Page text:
London 2012 legacy lives on in Great Britain
The concept of legacy was a key part of London’s successful bid for the 2012 Olympic Games and now the promises made by the hosts four years ago are succeeding in delivering world class sporting opportunities in the capital and beyond.
The physical legacy of the Games is still very much in evidence, with the Queen Elizabeth Olympic Park sitting proudly in East London – an area of the city that has been utterly transformed by the Games.
The Copper Box, Aquatics Centre and Velodrome are just three of the venues that are not only open to the public but that are still hosting global sporting events.
Premier League side, West Ham United, meanwhile, will call the Olympic Stadium home from this season onwards, sharing a venue which will also double-up as the new national centre for athletics in the UK. The athletics world will again descend on London for the IAAF/IPC World Championships in the summer of 2017.
Elsewhere in the park, there are now three additional tracks nestled alongside the iconic velodrome, with the Lee Valley VeloPark offering some of the world’s best cycling for enthusiasts of mountain biking, BMX and road cycling.
Add a tennis and hockey centre and it’s clear that many of the venues used so memorably in 2012 are still making a contribution to sport and sporting opportunities in the city and beyond.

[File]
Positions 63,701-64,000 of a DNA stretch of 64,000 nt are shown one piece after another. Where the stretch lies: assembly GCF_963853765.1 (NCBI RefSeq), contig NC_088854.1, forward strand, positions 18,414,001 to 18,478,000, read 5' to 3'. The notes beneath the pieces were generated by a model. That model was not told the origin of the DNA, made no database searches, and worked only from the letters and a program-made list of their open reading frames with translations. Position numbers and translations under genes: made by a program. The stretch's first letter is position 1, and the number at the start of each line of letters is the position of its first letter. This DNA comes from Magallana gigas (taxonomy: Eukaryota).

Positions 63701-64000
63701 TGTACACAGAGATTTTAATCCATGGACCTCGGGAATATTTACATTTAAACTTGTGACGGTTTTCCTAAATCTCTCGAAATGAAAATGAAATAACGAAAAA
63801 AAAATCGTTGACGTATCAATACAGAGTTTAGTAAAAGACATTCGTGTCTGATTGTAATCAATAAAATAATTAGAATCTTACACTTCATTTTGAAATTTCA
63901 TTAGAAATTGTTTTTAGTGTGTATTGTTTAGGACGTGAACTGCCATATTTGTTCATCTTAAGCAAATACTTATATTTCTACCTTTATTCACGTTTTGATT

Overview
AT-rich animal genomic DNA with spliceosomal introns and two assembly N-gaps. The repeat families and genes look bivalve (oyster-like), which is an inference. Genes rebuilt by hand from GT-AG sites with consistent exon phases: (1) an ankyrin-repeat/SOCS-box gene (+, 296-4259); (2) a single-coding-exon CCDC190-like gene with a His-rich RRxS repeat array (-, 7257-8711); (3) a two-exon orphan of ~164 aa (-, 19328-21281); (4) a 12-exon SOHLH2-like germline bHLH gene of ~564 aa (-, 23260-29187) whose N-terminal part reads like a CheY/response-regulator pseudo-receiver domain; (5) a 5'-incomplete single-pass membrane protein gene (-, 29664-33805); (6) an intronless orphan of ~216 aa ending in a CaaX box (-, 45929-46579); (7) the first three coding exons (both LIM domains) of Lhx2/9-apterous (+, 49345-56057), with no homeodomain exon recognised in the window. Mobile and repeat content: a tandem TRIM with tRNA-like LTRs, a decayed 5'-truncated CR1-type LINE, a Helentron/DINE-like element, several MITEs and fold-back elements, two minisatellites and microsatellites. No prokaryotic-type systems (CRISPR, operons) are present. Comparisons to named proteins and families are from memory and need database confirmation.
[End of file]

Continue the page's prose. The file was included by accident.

Beyond the sporting legacy, the Queen Elizabeth Olympic Park will be also be the site of 11,000 new homes as the Games make good its promise to transform this area of the city.
Elsewhere in London, an injection of £400,000 from the Olympic legacy fund has assured the long-term future of the Herne Hill velodrome to the south of the Queen Elizabeth Park.
The velodrome already has its place in cycling folklore having been the first training base of Bradley Wiggins, Great Britain’s most decorated Olympian.
It was also the only surviving venue from the previous London Olympics, held in 1948.
As many as 39% of people in Northern Ireland also said that the Olympics had had a positive effect on the sports facilities in their area, illustrating the widespread influence that the Games had on the whole of the UK.
In Derby, for example, the Games’ Iconic Facilities legacy fund has also helped to fund a new multi-use sports arena, including a velodrome and a 12-court sports hall.
It’s the success of Great Britain’s athletes in front of their home crowd, though, which has stuck in the mind of sports lovers across the UK.
Jade Jones, Britain’s first Olympic taekwondo gold medallist will defend her title in Rio and she believes she has truly inspired a generation.
I’ve seen the difference from London – just how many girls have been inspired to take up taekwondo. It’s just amazing to see.Jade Jones Great Britain